Students made an emotional return Wednesday to Florida’s Marjory Stoneman Douglas High School where they were greeted by heavy security and well-wishers bearing flowers, two weeks on from a shooting which killed 17 people.
“I’m not scared,” said 16-year-old Sean Cummings as he prepared to resume classes with his fellow students.
“It’s just weird to come back after everything that has happened.”
Neighbors along with pupils from other schools and Marjory Stoneman Douglas alumni waved at the teenagers and gave them encouragement as they entered the campus.
Two women offered free water and breakfast fruit. Retired police officers handed out flowers.
“I feel like it’s more protected than any other school at this point, but it’s still weird to see everybody here and all these police officers,” Cummings told AFP.
“It’s going to be nice to see all my teachers again. It will be nice to go back.”
On Valentine’s Day, former student Nikolas Cruz entered the school and opened fire with a semi-automatic rifle, killing 14 students and three staff members.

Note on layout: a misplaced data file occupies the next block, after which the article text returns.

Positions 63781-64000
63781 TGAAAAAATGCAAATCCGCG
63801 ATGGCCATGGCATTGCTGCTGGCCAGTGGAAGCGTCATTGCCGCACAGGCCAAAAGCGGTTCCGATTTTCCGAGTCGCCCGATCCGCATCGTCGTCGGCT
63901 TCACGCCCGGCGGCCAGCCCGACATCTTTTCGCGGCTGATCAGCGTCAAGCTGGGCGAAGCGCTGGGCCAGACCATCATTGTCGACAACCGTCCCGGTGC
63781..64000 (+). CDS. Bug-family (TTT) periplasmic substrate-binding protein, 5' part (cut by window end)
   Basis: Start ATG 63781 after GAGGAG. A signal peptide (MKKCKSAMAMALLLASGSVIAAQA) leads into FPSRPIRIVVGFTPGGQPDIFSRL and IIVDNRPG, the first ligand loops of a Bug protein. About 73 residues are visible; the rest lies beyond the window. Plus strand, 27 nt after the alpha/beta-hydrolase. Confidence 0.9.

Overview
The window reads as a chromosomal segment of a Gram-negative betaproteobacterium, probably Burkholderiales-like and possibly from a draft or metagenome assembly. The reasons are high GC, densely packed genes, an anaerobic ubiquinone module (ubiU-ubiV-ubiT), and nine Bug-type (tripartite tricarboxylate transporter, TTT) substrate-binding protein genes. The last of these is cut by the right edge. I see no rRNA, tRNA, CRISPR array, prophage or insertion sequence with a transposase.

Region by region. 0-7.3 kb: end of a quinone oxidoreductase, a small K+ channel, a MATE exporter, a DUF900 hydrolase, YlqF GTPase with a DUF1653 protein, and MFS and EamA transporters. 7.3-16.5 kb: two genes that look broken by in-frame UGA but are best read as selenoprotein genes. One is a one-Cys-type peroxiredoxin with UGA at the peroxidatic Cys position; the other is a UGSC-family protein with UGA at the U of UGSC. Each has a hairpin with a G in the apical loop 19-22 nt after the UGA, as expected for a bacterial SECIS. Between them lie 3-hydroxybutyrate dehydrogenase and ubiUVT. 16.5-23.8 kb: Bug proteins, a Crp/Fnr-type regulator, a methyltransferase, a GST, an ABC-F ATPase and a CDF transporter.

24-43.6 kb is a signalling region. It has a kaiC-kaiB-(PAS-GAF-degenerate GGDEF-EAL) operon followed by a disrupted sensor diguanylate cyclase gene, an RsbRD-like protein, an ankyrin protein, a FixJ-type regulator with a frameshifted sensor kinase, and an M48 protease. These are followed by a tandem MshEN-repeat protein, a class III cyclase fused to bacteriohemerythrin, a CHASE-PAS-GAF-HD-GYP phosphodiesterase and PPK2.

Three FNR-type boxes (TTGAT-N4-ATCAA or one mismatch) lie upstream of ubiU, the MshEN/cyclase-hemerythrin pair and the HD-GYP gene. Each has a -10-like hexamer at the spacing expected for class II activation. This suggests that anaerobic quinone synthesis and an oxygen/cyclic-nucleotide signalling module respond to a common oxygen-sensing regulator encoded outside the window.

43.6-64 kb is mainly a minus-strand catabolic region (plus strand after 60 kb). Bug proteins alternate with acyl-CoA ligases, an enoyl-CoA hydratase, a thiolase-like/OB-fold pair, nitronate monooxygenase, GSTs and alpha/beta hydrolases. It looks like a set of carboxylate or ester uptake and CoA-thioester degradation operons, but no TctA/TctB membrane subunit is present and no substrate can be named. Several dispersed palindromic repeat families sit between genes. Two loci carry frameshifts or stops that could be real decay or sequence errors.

Since the shooting, Stoneman students have been lobbying politicians for stricter gun controls both in their home state of Florida and in Washington.
Republican lawmakers, with majorities in the US and Florida legislatures, have been cool on bringing in major reforms on the sales of firearms.
Pressure, however, is growing on businesses.
On Wednesday Dick’s Sporting Goods, a large chain store selling sporting and hunting items announced that it would immediately stop selling assault-style rifles and would not sell guns to anyone under the age of 21.
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